The Raven, |
directed by James McTeigue
(20th Century Fox, 2012)
There's no question that Edgar Allan Poe loved, and loved deeply. But he never loved a woman named Emily Hamilton.
The Raven attempts to piece together some explanation for the death of Edgar Allan Poe, who was found raving on a Baltimore park bench in 1849, just a few days before he died. To do so, screenwriters Ben Livingston and Hannah Shakespeare and director James McTeigue have reinvented the troubled, brilliant writer in many ways, not least of which is their creation of a new love interest, Emily, whose abduction forms the crux of the mystery that drives this plot.
Someone is murdering people in spectacular fashions, each derived in some way from Poe's fiction. After the first pair of murders is identified as a scene from "The Murders in the Rue Morgue," Poe (John Cusack) is summoned by Detective Fields (Luke Evans), first as a suspect and then as a consultant on the case. Then Emily (a bland Alice Eve) is kidnapped, and her life depends on Poe both interpreting the clues and writing a suitable story to tie them together.
Poe was a writer, a brilliant one, and the movie would have been well served by focusing entirely on the intellect and imagination that fueled his pen. Instead, we get unsavory scenes with Poe chasing people with lanterns, galloping on horseback and exchanging gunfire with a cloaked figure in a misty forest; why not give him some cool ninja skills while you're at it?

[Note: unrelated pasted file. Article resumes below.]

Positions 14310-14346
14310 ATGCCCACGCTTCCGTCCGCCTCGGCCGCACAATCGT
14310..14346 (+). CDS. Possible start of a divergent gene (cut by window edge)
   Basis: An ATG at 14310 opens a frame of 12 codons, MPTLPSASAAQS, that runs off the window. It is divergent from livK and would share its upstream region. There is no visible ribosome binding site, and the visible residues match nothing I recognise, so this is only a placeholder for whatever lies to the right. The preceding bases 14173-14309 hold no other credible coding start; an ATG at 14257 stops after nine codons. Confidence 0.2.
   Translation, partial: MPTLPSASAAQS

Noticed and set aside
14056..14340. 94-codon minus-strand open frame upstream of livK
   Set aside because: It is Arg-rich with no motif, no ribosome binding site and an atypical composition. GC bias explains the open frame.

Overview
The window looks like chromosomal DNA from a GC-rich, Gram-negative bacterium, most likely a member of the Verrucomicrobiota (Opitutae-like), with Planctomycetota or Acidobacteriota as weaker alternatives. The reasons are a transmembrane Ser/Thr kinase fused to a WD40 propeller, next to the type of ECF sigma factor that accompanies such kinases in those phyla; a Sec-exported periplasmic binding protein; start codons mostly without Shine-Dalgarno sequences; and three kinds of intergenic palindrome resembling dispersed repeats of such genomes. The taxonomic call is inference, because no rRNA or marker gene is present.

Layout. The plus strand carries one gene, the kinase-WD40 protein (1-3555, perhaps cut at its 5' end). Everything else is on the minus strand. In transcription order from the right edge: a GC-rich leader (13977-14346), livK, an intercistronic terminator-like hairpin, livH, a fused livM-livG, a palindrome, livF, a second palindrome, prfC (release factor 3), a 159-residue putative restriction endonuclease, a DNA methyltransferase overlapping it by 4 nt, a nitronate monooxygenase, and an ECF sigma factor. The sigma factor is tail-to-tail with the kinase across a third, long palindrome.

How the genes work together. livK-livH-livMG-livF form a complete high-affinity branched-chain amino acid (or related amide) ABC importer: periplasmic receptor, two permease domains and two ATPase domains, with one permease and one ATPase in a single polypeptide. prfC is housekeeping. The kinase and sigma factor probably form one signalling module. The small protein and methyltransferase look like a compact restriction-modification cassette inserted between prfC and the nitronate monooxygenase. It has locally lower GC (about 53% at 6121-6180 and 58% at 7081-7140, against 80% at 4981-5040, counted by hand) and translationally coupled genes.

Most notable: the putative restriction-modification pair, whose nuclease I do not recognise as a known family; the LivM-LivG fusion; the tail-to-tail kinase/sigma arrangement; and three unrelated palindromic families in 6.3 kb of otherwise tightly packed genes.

And if they'd shaved the beard off Cusack, he might even have looked a bit like Poe.
For purists, there are quite a few errors in the facts of Poe's life and death, but then again, this movie makes no claim or pretense of being a documentary. So when, for instance, the detective asks Poe if he's ever written a story that mentions a sailor and Poe says no, we can ignore the fact that they were just discussing "Rue Morgue," which is one of several stories by Poe that involve a sailor.
I give the creative team credit for pulling together the questions surrounding Poe's death and trying to come up with answers, although I wish they'd done a better job of it. Full marks, too, for the moody look of historic Baltimore. The movie, though, falls short of its goal.
By the way, has any film strived harder to craft a dark and brooding atmosphere, then abruptly shatter it with the music and CGI imagery of its closing credits?
16 March 2013
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